I loved nearly every single one of these, I found the F. Scott Fitzgerald quote from here too. I’m a junior now but a lot of these quotes are about life and very inspiring, give it a quick read friends :3c
“Develop an interest in life as you see it; the people, things, literature, music - the world is so rich, simply throbbing with rich treasures, beautiful souls and interesting people. Forget yourself.”—Henry Miller (via larmoyante)
But the 8-hour workday is too profitable for big business, not because of the amount of work people get done in eight hours (the average office worker gets less than three hours of actual work done in 8 hours) but because it makes for such a purchase-happy public. Keeping free time scarce means people pay a lot more for convenience, gratification, and any other relief they can buy. It keeps them watching television, and its commercials. It keeps them unambitious outside of work.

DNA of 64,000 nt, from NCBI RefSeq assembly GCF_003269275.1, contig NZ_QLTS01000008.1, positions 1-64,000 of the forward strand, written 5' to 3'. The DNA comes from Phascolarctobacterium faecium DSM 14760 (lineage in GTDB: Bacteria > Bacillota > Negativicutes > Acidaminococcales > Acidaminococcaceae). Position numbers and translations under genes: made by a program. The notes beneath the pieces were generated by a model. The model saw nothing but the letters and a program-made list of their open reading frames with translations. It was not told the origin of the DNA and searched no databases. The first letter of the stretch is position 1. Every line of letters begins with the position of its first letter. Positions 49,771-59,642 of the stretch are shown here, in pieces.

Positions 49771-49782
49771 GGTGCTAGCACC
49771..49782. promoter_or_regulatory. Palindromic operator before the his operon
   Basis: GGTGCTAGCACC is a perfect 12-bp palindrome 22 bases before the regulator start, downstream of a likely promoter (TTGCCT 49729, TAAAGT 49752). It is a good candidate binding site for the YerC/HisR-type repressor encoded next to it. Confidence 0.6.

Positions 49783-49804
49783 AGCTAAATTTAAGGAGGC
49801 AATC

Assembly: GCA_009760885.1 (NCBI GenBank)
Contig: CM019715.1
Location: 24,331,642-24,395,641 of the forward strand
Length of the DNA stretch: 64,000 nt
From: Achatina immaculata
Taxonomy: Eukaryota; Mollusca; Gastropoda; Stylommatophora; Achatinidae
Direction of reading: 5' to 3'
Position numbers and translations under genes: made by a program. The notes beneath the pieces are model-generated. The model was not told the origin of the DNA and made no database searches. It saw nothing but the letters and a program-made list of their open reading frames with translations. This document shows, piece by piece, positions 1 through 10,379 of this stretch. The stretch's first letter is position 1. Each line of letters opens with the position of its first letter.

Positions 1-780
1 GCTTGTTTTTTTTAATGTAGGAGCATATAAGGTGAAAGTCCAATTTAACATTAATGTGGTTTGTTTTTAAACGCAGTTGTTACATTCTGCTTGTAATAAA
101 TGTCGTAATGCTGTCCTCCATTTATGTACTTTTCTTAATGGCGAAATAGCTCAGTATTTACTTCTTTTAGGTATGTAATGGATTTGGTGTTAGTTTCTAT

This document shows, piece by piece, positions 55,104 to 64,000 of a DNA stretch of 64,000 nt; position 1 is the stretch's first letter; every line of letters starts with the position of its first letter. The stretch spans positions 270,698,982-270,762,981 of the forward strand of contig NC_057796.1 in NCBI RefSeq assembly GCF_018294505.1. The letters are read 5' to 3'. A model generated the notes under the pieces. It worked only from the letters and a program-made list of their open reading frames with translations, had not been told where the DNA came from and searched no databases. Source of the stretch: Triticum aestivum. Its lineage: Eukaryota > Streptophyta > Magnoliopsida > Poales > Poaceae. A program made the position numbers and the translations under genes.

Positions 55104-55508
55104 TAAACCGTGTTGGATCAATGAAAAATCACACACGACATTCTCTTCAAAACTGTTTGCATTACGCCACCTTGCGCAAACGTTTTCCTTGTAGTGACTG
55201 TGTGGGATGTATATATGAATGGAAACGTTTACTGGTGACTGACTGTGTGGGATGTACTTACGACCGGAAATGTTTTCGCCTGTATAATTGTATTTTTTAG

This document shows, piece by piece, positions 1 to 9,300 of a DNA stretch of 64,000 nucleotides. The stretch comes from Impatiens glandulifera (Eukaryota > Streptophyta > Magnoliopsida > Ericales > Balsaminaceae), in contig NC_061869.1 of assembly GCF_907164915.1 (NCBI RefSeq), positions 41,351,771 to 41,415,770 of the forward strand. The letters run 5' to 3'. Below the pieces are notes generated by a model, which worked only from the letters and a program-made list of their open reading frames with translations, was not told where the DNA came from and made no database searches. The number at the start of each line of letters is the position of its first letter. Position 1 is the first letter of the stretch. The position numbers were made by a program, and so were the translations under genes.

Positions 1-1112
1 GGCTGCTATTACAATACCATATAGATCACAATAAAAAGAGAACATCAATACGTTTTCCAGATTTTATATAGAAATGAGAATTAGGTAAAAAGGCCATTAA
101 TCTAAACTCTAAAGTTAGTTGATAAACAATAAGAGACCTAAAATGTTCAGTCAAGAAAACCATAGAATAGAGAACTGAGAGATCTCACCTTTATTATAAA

We’ve been led into a culture that has been engineered to leave us tired, hungry for indulgence, willing to pay a lot for convenience and entertainment, and most importantly, vaguely dissatisfied with our lives so that we continue wanting things we don’t have. We buy so much because it always seems like something is still missing.
”—Your Lifestyle Has Already Been Designed (via felicefawn)
For long, brain development and maturation has been thought to be a one-way process, in which plasticity diminishes with age. The possibility that the adult brain can revert to a younger state and regain plasticity has not been considered, often. In a paper appearing on November 4 in the online…